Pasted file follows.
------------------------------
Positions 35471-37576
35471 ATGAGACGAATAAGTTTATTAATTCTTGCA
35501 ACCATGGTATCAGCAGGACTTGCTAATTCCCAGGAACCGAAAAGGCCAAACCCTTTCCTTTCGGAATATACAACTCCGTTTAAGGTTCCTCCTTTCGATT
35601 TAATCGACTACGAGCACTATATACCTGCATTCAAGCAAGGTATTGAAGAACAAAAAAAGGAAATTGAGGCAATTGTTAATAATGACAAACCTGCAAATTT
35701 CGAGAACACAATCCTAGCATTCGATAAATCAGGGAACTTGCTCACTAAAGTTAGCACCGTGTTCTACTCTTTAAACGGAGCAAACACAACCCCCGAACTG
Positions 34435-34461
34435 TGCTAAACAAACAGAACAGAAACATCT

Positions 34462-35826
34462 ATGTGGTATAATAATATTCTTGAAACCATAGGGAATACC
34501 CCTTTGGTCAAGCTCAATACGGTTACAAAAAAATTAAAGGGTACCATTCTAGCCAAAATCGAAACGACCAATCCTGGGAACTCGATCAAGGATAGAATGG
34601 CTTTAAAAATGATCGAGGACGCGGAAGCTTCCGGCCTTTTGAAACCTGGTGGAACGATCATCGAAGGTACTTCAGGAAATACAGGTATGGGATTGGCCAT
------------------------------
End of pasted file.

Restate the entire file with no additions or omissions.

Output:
Positions 35471-37576
35471 ATGAGACGAATAAGTTTATTAATTCTTGCA
35501 ACCATGGTATCAGCAGGACTTGCTAATTCCCAGGAACCGAAAAGGCCAAACCCTTTCCTTTCGGAATATACAACTCCGTTTAAGGTTCCTCCTTTCGATT
35601 TAATCGACTACGAGCACTATATACCTGCATTCAAGCAAGGTATTGAAGAACAAAAAAAGGAAATTGAGGCAATTGTTAATAATGACAAACCTGCAAATTT
35701 CGAGAACACAATCCTAGCATTCGATAAATCAGGGAACTTGCTCACTAAAGTTAGCACCGTGTTCTACTCTTTAAACGGAGCAAACACAACCCCCGAACTG
Positions 34435-34461
34435 TGCTAAACAAACAGAACAGAAACATCT

Positions 34462-35826
34462 ATGTGGTATAATAATATTCTTGAAACCATAGGGAATACC
34501 CCTTTGGTCAAGCTCAATACGGTTACAAAAAAATTAAAGGGTACCATTCTAGCCAAAATCGAAACGACCAATCCTGGGAACTCGATCAAGGATAGAATGG
34601 CTTTAAAAATGATCGAGGACGCGGAAGCTTCCGGCCTTTTGAAACCTGGTGGAACGATCATCGAAGGTACTTCAGGAAATACAGGTATGGGATTGGCCAT